The Los Angeles Dodgers didn’t receive a sterling performance from starting pitcher Clayton Kershaw in Game 1 of the National League Division Series on Friday, but a couple of home runs and a strong bullpen effort allowed the NL West champions to sneak out a 4-3 win over the Washington Nationals on Friday night.
Washington now trails 1-0 with Game 2 slated for Saturday afternoon at Nationals Park. It got off on the wrong foot in search of the franchise’s first division series victory since 1981.
Nationals pitcher Max Scherzer allowed 17 first-inning runs this season—his most in any stanza, according to MASN’s Mark Zuckerman—and his trend of starting slow continued Friday.
Corey Seager stepped into the box as the second batter of the day, and he promptly crushed a solo home run over the center field fence in his first career postseason at-bat to give the Dodgers an early 1-0 lead, as MLB showed on Twitter:
The Nationals didn’t experience similar success on the scoreboard during the game’s opening stages, but they did make Kershaw work. Specifically, Washington loaded the bases in the second, and Scherzer worked an eight-pitch at-bat against the southpaw before he popped out to shallow left.
As the Washington Post‘s Jorge Castillo noted, the Nationals had to take solace in silver linings as the Dodgers maintained a slight edge:
Once that crisis was averted, the Dodgers collectively exhaled and continued to find success in spots against Scherzer.
After Andrew Toles singled to start the inning, Chase Utley scored him from second on a single of his own to push the Dodgers’ lead to 2-0. A couple of batters later, Justin Turner followed in Seager’s footsteps and crushed a two-run home run to give L.A. a cushy 4-0 advantage.
CSN Mid Atlantic’s Chase Hughes put Scherzer’s struggles in context:
But just when it looked like the wheels were starting to fall off, the Nationals responded.
With men on second and third, Anthony Rendon delivered a two-run single to left field to slash the Dodgers’ lead in half.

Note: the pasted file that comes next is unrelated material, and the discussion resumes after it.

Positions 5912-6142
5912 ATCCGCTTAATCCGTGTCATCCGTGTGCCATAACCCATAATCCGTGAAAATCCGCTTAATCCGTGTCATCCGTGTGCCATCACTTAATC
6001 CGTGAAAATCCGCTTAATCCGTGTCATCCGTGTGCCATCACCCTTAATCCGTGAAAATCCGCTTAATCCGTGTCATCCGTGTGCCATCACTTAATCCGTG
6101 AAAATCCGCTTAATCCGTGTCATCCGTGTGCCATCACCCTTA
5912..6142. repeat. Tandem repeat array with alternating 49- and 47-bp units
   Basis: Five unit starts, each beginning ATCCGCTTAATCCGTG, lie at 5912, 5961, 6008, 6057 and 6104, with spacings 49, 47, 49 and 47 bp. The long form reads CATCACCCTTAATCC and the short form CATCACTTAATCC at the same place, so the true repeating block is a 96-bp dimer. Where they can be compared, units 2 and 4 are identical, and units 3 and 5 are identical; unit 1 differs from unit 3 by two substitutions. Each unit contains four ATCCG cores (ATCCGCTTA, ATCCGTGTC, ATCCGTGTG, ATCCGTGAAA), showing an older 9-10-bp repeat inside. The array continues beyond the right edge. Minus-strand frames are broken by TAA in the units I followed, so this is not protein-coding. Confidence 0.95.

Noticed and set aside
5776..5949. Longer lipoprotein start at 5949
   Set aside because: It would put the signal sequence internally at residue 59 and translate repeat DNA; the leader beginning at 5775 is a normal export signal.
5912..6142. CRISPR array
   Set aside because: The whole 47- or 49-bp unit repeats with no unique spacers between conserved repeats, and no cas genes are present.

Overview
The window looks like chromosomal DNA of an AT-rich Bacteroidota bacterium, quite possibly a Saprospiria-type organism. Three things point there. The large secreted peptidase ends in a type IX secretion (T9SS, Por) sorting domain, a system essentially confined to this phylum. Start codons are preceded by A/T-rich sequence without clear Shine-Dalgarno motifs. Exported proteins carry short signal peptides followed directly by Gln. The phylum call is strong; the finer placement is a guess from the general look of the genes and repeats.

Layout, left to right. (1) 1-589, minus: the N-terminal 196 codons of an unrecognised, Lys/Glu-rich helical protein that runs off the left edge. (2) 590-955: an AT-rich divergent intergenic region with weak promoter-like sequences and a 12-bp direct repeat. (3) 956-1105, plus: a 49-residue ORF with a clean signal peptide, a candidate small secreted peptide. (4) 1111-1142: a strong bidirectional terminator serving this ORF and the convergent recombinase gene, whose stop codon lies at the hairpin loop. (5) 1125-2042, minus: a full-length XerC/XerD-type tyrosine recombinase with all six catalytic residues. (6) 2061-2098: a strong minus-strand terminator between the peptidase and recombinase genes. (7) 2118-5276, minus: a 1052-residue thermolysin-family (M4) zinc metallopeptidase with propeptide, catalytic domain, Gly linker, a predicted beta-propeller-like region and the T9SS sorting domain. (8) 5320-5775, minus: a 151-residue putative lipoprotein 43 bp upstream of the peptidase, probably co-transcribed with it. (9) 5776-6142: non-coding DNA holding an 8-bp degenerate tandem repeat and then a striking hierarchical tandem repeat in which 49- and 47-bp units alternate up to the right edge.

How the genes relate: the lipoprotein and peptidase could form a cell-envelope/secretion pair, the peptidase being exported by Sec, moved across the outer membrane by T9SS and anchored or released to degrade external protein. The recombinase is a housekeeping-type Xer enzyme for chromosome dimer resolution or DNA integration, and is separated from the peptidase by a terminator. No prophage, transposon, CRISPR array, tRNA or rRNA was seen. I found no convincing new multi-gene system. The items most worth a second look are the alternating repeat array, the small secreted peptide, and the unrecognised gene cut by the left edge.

By the time the third inning came to a close, Kershaw had thrown 66 pitches and allowed five hits in what proved to be another less than stellar postseason display.
ESPN Los Angeles’ Steve Mason believed Kershaw didn’t look like himself on the mound in hostile territory:
Kershaw gutted it out through the end of the fourth inning after he allowed Washington to cut L.A.’s lead to one, but his command remained shaky.
Los Angeles’ ace ultimately logged 101 pitches through five innings—which represented the most he tossed since returning from the disabled list on Sept. 9, according to J.P. Hoornstra of the Southern California News Group.
Sporting News’ Jesse Spector broke down Kershaw’s evening once the three-time Cy Young Award winner was replaced by reliever Joe Blanton:
Conversely, Scherzer struck out five and gave up five hits over six innings. However, two costly mistakes served as blemishes on an otherwise impressive outing, per Zuckerman:
Once the starters sat, the Dodgers bullpen took over.
Blanton, Grant Dayton and Pedro Baez combined to pitch 2.1 no-hit innings, and they served as a stellar bridge to closer Kenley Jansen—who was brought aboard for his first successful five-out save since April 13 against the Arizona Diamondbacks, per ESPN Stats & Info.
Jansen’s clutch effort was amplified by the fact he retired Trea Turner, Bryce Harper and Jayson Werth in the ninth to give his side a 1-0 series lead.
The Nationals will now turn to Tanner Roark (16-10, 2.83 ERA) to try to stem the tide in Game 2, while the Dodgers will trust Rich Hill (12-5, 2.12 ERA) on the mound as they seek to take a 2-0 lead back to Hollywood and advance to the NLCS for the first time since 2013.
According to ESPN Stats & Info, the Dodgers are in an advantageous spot entering Game 2:
Hoornstra later relayed word from manager Dave Roberts regarding Jansen’s potential usage later in the series:
The Los Angeles Times‘ Bill Shaikin noted Jansen was in favor of that plan:
As for the Nationals, Daniel Murphy owned up to his decision to try and swipe second when he was caught stealing.
“There are two choices there, be safe or don’t run,” he said, according to MLB.com’s Alex Putterman. “It was a bad play.”
As for Danny Espinosa (0-for-3 with three strikeouts), manager Dusty Baker just noted it wasn’t the shortstop’s night.
“Espinosa can turn around and hit the next pitch out of the park,” he said, according to the Washington Post‘s Chelsea Janes. “That’s what’s kind of frustrating…his swing was long tonight.”
Source: Extra Juice